7 thoughts on “Avoiding conflict”

  1. I get tired of political anger. There are days when my facebook timeline seems like an endless loop of Outrage. Like you, I’m not comfortable with argument. Some people seem to enjoy it; some people enjoy roller coasters, too. Both of them just make me uncomfortable.

    In interpersonal conflict, I usually attempt to repress outward expressions of anger in favor of reason and “I” language. “I am made uncomfortable when you behave in such and such a fashion; is it possible for you to adjust your behavior in a way that is mutually acceptable? Can we discuss this?”

    However, I’ve found that while most people are amenable to such an approach, some people are more open to a clear expression of anger. The considerate, lets-discuss-this-like-adults approach strikes them as somewhat sinister. Some people actually respond better to the “STFU YOU ARE REALLY ANNOYING THE S&$# OUT OF ME!!!” approach. As a result, I sometimes allow myself to express anger with people who I know will be more open to it.

  2. I hate watching news shows (both sides) where they step all over each other’s comments and try and out-shout the other person. It’s irritating. I find that it’s so easy to register outrage with the onslaught of social media. There are few filters in place for civil discourse anymore.

  3. Anger can be a good thing if it causes you to focus on the problem and look for a solution. Tell me you’ve never been nagged by the Mrs. about something until you’re about ready to explode. In that moment you focus like a laser on a solution if for no other reason than to shut her up. What’s the expression? The squeaky wheel gets the grease. 🙂

  4. I have been dealing with various heart aches and pains recently, and my cardiologist told me to have less stress in my life. My work situation has changed by 180 degrees in the last two years, and that is a major stressor in my life, along with this my anger level is on the rise, learn to relax, Tom!

  5. Okay Roger. When it comes to arguing for the sake of arguing then I agree with you completely. Debates are a waste of time. You want to win the argument by any means necessary, then congratulations. I concede.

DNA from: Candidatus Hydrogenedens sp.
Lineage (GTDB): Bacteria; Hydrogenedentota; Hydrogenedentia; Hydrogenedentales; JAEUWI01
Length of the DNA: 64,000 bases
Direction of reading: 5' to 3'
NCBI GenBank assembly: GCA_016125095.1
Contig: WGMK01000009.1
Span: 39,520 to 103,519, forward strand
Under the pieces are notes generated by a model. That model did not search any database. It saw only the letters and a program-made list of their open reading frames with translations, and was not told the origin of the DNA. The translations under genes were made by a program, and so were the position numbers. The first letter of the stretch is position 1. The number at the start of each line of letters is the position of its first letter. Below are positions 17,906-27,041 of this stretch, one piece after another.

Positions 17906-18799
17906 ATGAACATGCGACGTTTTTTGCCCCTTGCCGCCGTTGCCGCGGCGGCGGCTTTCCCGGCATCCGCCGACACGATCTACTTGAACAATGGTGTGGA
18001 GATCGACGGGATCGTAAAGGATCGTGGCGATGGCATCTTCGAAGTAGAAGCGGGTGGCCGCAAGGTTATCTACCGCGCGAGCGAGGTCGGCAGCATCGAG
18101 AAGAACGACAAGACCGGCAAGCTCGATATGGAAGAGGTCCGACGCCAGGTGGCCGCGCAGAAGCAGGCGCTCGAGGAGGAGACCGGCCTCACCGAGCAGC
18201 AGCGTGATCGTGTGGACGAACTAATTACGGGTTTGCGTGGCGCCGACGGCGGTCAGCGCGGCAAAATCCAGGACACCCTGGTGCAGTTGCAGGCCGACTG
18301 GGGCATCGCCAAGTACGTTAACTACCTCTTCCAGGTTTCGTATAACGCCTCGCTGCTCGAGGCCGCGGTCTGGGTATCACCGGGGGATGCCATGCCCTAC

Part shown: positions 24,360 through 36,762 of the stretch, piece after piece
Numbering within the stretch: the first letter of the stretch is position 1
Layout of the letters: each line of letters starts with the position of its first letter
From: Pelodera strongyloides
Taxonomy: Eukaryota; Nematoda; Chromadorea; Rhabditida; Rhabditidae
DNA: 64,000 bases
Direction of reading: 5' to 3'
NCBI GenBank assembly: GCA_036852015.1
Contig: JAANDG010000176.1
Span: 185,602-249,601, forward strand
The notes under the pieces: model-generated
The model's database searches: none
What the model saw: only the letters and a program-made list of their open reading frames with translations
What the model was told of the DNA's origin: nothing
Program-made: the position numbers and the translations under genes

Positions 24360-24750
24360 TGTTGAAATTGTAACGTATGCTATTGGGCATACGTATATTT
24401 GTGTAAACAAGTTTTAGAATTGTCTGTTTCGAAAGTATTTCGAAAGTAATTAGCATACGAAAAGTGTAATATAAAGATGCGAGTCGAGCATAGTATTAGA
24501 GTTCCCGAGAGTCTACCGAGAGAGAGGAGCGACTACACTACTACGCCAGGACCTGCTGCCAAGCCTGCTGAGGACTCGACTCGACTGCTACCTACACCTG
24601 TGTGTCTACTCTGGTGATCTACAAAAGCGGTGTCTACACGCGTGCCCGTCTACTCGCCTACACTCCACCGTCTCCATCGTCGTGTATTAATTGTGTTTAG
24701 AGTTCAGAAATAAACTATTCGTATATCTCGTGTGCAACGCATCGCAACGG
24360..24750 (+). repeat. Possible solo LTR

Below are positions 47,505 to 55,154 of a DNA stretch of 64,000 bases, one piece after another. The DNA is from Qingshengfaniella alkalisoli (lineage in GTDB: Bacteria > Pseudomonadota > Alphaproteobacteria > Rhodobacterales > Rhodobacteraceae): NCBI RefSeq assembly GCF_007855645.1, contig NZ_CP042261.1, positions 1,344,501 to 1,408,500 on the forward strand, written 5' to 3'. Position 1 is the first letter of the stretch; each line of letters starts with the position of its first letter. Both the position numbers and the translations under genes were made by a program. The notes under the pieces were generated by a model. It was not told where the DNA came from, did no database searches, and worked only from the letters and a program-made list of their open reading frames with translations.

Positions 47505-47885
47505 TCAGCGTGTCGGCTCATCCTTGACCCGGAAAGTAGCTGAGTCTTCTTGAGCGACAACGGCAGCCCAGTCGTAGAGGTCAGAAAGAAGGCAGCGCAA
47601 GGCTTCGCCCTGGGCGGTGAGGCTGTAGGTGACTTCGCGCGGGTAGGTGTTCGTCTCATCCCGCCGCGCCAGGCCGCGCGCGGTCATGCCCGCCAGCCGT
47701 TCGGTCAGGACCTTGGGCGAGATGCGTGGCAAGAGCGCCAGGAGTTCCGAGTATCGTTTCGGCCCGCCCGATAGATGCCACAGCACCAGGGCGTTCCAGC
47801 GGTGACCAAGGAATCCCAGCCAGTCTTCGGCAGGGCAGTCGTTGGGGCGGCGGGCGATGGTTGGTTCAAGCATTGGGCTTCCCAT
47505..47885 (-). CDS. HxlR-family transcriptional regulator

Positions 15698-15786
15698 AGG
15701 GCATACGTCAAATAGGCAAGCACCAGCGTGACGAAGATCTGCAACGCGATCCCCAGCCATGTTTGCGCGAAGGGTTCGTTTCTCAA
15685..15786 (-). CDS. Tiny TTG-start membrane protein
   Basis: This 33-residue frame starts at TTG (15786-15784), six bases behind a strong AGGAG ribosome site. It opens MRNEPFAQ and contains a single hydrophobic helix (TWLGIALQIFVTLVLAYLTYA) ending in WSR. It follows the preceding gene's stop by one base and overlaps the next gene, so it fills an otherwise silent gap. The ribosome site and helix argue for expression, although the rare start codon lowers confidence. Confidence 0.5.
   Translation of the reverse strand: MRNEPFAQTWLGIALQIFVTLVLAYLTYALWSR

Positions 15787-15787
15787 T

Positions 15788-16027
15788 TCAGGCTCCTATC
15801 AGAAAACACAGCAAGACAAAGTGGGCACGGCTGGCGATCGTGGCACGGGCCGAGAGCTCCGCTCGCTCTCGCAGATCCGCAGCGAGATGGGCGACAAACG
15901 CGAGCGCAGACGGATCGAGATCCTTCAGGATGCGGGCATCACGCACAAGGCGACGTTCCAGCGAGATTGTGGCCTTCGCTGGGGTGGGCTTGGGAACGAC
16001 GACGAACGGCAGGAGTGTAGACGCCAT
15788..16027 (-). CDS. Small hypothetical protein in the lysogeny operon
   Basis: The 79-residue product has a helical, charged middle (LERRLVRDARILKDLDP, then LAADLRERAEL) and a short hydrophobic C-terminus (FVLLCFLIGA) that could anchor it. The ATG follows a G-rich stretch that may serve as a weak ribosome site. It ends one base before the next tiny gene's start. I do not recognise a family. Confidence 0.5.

Almost always the arguments that I get into involve desperately trying to get a point across and not succeeding. Case in point, our recent argument about the N Word which ran through the comments of your recent post and continued by email through the afternoon. Both of us tried to get the other to understand The Point, and both of us got more and more frustrated and neither could stop until we both got distracted.

    Actually, I thought you were referring to conflict avoidance in general. Do you habitually shrink from confrontations, or do you have better ways of dealing with conflicts when they happen?

  6. I also dislike conflict. I think in some cases I get the sense that the high-conflict person is the sort who’s convinced that their way is by God the right way, no, the ONLY way. (listen to people talk about diets. Paleo vs. Mediterranean vs. locavory vs. I don’t know what. It can become a battle royale).

    I’ve always felt that in a lot of things, especially matters of taste or preference, there’s no “best for everyone,” only a “best for this particular person.” And that I really don’t have the right to determine what another person eats or watches or whatever.

    Also, a lot of times I have a suspicion that Sayre’s Law is in effect – “the smaller the stakes, the uglier the fight.” I once had a colleague who would pick an argument with you if you said the weather was nice on any given day. I find that kind of thing exhausting because I find conflict – having to constantly more-than-defend or justify what I am saying – difficult to keep up with and just something I don’t want to take part in. I’d rather find a connection with someone else than a point of conflict.